You can get some surprising results when you understeep your tea. A lot is made of timing your tea, but how critical is it really? Will you get a better taste with a shorter or longer steep? Recently, I got a surprise by pouring my black tea “before its time.”
They say accidents are the mother of invention. No, wait, that’s “necessity.” Anyway, sometimes my need for tea gets a bit, shall we say “urgent”? Or I just get distracted and forget that the tea timer hasn’t “dinged” yet. I start pouring, and since I usually do this with a black tea and usually pour the tea into the cup after the milk is already in it, the option of returning the tea to the teapot is not there.
So, there I was hard at work researching something or other about tea online, tweeting on Twitter, posting something to Facebook, checking email, all while keeping an ear tuned to the tea kettle on the stove. When the lid began to dance, I knew the water was boiling. The teapot was already pre-warmed and contained the proper amount of tea leaves, so I poured in the water without delay and hubby set the timer.
Teas vary in their steeping times. Generally, white teas steep for 4 minutes, green teas for 3 minutes, oolong teas for 4 minutes, and black teas for 5 minutes. Of course, a lot of things can affect this, such as which green tea you’re steeping (some steep for only 30 seconds). This tea was a 5-minute black tea and one that I have steeped before numerous times. Around the 4-minute mark, something in my brain said “Tea is ready” even though it wasn’t (or more exactly that the timer hadn’t dinged). I had my teacup prepped with milk and sweetener and started pouring.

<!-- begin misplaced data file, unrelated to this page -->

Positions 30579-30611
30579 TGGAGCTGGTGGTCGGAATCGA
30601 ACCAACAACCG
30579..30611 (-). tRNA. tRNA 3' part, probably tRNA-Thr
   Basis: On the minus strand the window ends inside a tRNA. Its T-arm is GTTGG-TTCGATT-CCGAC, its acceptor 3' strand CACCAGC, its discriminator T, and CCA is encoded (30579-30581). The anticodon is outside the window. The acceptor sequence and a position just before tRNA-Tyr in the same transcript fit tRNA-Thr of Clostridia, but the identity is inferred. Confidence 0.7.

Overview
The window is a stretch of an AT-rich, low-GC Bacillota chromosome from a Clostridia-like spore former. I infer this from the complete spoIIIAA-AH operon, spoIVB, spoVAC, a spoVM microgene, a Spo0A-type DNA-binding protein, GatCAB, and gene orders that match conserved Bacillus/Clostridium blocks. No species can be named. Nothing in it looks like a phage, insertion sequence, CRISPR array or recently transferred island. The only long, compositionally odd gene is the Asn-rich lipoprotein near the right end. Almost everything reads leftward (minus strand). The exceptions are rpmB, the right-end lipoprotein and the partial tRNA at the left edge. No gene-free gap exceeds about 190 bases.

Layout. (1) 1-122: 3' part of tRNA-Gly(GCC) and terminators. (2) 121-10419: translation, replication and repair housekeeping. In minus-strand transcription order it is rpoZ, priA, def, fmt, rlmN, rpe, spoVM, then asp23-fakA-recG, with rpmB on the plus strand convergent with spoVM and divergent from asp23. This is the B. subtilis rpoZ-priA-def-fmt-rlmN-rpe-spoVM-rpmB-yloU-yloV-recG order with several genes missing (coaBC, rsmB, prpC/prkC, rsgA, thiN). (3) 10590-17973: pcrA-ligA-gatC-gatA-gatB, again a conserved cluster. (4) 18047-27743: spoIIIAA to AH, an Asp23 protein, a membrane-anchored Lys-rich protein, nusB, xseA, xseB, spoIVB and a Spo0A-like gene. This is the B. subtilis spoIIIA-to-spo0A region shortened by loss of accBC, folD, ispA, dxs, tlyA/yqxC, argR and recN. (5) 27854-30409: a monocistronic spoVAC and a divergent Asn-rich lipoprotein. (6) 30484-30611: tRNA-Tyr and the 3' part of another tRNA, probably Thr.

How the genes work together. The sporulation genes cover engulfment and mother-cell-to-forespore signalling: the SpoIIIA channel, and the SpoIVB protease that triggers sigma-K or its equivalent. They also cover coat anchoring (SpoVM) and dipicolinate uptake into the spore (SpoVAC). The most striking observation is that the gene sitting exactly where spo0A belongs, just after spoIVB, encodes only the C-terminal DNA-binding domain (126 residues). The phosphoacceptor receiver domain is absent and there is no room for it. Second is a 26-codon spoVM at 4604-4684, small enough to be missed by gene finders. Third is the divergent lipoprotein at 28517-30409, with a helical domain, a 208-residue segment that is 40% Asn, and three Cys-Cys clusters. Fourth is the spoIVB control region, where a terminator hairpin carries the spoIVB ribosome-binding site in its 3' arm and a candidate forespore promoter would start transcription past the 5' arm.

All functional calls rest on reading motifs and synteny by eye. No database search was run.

“Wait!” hubby cried, “it’s not ready yet!” I muttered “Oops!” and looked at my now-full cup. Oh, well, I just shrugged, stirred the cup’s contents and took a good mouthful. It tasted — weak? pathetic? like warm milk? — good! Not as strong as usual, but in some ways better.
Black teas are fully oxidized. The leaves are allowed to fully darken before they are dried and processed. This plus some of the processing techniques, especially the CTC (crush, tear, curl) machine kind, makes tannins more prevalent in the steeped liquid which then tastes more bitter. Steeping a shorter time gives these tannins less time to leach out into the liquid and keeps that liquid from being as bitter. So, my “Oops!” moment was actually a good lesson.
We’ve since applied the understeeping principle to some of the other teas we’ve tried, especially where a time range has been given, for example, 2-4 minutes. Steeping even less than the shortest time recommended by the vendor can give a resulting tea liquid that is different in flavor, often more delicate and without harsh properties. Japanese greens, various Oolongs, and even the mysterious pu-erh are examples. This just adds to our tea adventures and can add to yours.
Try your favorite tea understeeped. If you like it better that way, make a note of it on the package for the next round.
Of course, if you can understeep a tea, you can also oversteep it, but that’s another article. Enjoy!
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